Sunday, February 9, 2014

Some key quotes from some books (suggested reading for students who want to train to take the initiative): Books for QBE Academy

 Key quotes:  We have, as human beings, a storytelling problem. We're a bit too quick to come up with explanations for things we don't really have an explanation for.” 
― Malcolm GladwellBlink: The Power of Thinking Without Thinking

“Insight is not a lightbulb that goes off inside our heads. It is a flickering candle that can easily be snuffed out.” 
Key quote

What is the difference between choking and panicking? Why are there dozens of varieties of mustard but only one variety of ketchup? What do football players teach us about how to hire teachers? What does hair dye tell us about the history of the 20th century?

Gladwell uses examples here and in his book-length works of inaccurate patterns imposed in fields as diverse as these: a) military intelligence b) stock market analysis c) criminal profiling d) cancer detection, e) nuclear power plants, f) animal control, and g) the staffing decisions for filling corporate positions, political seats, orchestra musician positions and football teams. I suspect that he sells a lot of books to people who are hoping to impose order on things, people and ideas. He's very popular with the business set. But if you pay closer attention, Gladwell makes quiet concessions that despite all this will to order, we are defeated by chaos, whimsy, serendipity, folly, and gremlins. (OK, he didn't list gremlins directly.) I don't think he's telling us to abandon the drive to predict and control, but he's certainly pointing out the hubris in believing that we can do so. Consequently, I will now file something with a little fear and trembling. But before I do, here are some specifics, motivated by my will to order the details of his book. 

"The Pitchman" describes the charismatic Ron Popeil, inventor and demonstrator of the Veg-o-Matic. Gladwell describes this amazing pitchman and others of his ilk, contrasting them with actors and ending with the syngergy created when Popeil's methods met live television. 

"The Ketchup Coundrum" describes how various foods are developed, tested and marketed, but the central example explains why ketchup sells for staying focused whereas mustard and spaghetti sauce have diversified.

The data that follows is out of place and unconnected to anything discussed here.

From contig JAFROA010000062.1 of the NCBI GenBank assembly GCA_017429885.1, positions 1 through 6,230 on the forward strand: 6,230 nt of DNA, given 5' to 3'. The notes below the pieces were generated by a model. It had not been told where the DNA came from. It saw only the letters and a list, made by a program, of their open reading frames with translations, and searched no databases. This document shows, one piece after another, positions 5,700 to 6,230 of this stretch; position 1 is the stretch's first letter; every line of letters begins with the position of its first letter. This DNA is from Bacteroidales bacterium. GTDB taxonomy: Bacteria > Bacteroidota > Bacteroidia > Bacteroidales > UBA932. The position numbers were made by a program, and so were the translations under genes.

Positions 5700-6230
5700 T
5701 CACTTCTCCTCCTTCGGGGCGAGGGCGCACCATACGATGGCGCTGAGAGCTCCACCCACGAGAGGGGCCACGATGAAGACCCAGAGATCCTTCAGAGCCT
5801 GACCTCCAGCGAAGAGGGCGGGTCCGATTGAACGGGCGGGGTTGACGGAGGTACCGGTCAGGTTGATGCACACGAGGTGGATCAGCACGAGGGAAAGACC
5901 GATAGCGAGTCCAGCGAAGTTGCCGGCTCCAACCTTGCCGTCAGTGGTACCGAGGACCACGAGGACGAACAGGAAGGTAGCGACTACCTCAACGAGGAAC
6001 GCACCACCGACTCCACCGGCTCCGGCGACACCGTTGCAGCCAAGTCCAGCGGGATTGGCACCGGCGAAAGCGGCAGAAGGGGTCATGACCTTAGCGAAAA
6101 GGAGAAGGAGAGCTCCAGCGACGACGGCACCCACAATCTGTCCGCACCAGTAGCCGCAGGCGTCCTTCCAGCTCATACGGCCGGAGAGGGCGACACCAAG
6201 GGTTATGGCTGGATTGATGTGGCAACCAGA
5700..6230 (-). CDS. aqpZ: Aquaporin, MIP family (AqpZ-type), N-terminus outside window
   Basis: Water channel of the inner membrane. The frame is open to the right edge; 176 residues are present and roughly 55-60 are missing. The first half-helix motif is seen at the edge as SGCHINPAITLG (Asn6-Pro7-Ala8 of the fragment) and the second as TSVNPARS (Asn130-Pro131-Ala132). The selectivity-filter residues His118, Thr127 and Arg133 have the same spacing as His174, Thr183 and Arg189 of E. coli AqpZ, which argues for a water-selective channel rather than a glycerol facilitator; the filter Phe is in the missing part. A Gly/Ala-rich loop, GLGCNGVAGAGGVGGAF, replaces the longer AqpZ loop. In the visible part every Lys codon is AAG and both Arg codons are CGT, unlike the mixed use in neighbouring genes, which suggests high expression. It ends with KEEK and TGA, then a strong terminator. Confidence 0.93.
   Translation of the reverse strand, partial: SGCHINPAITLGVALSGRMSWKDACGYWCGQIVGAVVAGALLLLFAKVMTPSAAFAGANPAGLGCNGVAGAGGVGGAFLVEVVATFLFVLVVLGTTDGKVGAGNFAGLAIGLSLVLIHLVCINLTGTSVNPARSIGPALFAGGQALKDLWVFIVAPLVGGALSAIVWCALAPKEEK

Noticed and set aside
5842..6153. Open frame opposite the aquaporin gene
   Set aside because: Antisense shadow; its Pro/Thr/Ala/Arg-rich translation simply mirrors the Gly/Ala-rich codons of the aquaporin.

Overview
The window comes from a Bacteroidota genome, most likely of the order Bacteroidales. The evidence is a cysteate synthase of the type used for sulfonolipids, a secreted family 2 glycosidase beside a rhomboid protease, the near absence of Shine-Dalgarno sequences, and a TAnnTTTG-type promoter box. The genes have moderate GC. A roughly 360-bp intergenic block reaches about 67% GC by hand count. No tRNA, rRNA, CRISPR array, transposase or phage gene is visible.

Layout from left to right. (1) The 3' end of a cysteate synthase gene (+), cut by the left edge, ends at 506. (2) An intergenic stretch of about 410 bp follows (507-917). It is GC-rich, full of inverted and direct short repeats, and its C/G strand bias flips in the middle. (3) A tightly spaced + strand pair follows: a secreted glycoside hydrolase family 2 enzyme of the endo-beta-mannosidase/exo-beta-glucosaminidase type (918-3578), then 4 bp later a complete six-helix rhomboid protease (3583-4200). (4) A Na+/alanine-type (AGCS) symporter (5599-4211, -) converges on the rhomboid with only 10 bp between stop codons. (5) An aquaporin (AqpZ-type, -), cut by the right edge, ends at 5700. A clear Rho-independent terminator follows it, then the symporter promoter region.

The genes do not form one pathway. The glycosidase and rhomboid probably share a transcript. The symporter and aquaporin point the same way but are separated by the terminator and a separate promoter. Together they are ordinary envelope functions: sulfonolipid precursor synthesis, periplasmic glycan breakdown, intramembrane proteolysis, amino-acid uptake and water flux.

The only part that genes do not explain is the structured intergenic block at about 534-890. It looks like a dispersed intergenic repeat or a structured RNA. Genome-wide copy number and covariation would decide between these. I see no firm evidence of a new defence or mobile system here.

"Blowing Up" contrasts two methods of investing on Wall Street--finding patterns and banking on chaos. 

"True Colors" draws the curtain back from the marketing strategies for hair coloring, revealing something about the mind of American women and how the women's movement made ripples through this market. 

"John's Rock Error" explains the rationale of the Pill's inventor as he worked to resolve the science of birth control with his faith as a practicing Catholic. 

"What the Dog Saw" describes how dogs are highly sensitive to the body language of humans, which explains why Ceasar Milan focuses on training owners as a way to better train dogs. 

"Open Secrets" retraces the signs of Enron's risky practices and explains why people didn't see what became so apparent after its fall. 

"Million Dollar Murray" provides shocking data on how the current policies on homelessness actually costs society a great deal of money.

"The Picture Problem" presents the complexities of properly reading mammographies, making screening for this type of cancer particularly challenging. 

"Something Borrowed" discusses the gray areas in intellectual property and Gladwell's own experience of having his words sampled (without credit) into another person's work. 

"Connecting the Dots" bears some similarity to the pattern problems discussed in the Enron article and the mammography article in its discussion of how challenging it is to predict acts of war and terrorism--not because of lack of information but because of an overabundance of it. 

"Blowup" again talks about the issue of information overload, this time in the safety procedures put in place in the space program. Even though the O-rings were viewed as a trouble spot for any space flight, the risk-benefit analysis employed allowed the Challenger to launch, which resulted in tragedy. 

"Late Bloomers" contrasts two forms of genius: the young, experimental types vs. the older, practice-makes-perfect type. The examples of Picasso vs. Cezzanne crystalize his theory, but this essay contains more examples for good measure. 

"Most Likely to Succeed" describes the challenge talent scouts have in predicting an athlete's performance in the NFL based on his performance in college football. It turns out that the two games are vastly different, requiring a different set of skills for success.

"Dangerous Minds" compares the work of criminal profilers to the work of psychologists, detectives, psychics and other who seek to find a connection between crime and criminal.